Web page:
The approach by water to Victoria, the capital of British Columbia, has often been described as nearly, if not quite, equal in beauty to the approach to Stock-holm. The city is situated on a deep, narrow inlet opening from the Strait of Juan de Fuca into the southeastern coast of Vancouver Island, and is eighty miles distant from the mainland. Added to the beauties of its immediate neighbourhood there are superb views of the Olympian chain and the snow-capped Mount Baker. The geniality of the climate, which may be compared to that of the south of England, renders the city a most desirable place of residence, and it boasts of being the most English town in Canada. There is hardly an English garden flower which is not to be found growing in its gardens, besides many indigenous flowering shrubs, and roses bloom on till Christmas time.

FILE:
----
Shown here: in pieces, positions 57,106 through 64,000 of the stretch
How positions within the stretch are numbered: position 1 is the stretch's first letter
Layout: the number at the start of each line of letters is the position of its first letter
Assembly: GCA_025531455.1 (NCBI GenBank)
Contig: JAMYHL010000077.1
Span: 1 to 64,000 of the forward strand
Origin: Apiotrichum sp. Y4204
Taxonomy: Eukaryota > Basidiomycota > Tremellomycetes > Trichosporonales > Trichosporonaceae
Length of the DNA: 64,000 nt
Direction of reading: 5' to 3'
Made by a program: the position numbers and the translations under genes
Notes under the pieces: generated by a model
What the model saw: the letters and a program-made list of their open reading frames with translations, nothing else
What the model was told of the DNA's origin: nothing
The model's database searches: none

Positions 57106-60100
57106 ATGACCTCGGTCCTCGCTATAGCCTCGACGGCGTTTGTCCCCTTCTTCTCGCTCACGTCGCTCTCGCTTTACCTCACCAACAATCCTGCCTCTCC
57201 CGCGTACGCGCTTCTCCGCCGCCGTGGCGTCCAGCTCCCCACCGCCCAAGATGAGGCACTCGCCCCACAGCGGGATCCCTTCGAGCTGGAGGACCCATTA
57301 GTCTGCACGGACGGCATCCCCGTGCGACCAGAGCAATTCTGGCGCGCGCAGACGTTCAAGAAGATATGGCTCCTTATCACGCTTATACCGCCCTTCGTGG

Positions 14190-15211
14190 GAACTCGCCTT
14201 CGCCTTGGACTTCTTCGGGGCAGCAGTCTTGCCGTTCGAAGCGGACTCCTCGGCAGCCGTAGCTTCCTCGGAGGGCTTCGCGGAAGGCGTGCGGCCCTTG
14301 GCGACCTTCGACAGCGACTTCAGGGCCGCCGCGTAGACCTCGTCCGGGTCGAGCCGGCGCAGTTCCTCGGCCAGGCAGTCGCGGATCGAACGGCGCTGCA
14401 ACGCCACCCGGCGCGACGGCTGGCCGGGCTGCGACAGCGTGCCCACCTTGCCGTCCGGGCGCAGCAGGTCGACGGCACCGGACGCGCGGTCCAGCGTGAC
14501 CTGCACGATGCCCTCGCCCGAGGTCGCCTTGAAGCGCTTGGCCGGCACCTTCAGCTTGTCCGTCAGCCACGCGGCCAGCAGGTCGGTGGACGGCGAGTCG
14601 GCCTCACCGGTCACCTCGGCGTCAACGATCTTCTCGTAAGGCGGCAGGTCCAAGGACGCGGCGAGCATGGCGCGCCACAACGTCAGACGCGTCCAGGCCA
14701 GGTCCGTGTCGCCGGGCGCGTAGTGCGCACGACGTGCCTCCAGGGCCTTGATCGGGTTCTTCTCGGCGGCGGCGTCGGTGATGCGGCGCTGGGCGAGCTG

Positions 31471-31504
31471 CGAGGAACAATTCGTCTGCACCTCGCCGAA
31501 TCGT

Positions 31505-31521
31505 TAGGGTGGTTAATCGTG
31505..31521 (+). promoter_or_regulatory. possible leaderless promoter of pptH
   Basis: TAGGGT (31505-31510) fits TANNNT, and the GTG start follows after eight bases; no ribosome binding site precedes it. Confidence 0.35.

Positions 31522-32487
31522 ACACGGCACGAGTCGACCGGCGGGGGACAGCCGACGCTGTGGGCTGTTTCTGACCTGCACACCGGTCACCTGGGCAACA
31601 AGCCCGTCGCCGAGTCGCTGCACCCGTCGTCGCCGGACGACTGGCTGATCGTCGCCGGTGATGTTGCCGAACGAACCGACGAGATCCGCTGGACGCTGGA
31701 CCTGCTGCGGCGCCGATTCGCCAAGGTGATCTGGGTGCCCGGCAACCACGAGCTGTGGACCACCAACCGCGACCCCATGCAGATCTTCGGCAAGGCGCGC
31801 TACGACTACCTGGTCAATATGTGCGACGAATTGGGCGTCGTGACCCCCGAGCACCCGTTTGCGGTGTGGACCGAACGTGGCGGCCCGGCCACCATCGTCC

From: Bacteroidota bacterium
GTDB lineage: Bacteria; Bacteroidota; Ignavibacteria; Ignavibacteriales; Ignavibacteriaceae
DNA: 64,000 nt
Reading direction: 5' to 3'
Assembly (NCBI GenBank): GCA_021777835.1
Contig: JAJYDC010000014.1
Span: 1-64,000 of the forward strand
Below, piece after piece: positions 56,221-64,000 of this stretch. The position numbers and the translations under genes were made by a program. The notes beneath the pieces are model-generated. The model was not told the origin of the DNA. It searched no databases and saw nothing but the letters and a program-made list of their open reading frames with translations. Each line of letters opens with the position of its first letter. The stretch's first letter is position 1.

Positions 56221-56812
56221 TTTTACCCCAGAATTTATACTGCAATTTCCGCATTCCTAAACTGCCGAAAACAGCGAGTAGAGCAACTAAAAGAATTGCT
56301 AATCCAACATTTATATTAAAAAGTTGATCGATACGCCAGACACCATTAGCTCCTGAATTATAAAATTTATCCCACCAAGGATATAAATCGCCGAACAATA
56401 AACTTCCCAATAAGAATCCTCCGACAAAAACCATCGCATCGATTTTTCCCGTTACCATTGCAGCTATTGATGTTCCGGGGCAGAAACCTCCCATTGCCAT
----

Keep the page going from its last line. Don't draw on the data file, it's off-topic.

The city is a thriving one, and there are many handsome hotels, business blocks, and fine shops ; but the parliament building is an outstanding feature of its architecture, and ranks among the finest public buildings in North America.
Like Vancouver, Victoria is a port of very considerable importance, and is, moreover, the headquarters of the Canadian seal-fishing industry. A few miles distant is Esquimalt, which was until recently a British naval station, with a splendid land-locked harbour. It will henceforth be used as the Pacific headquarters of the newly-established Canadian Navy.
Now that the immense resources of Vancouver Island in timber, minerals, and agricultural resources are beginning to be recognised at their true value, it is difficult to limit the extent to which the city of Victoria may be expected to develop in the near future.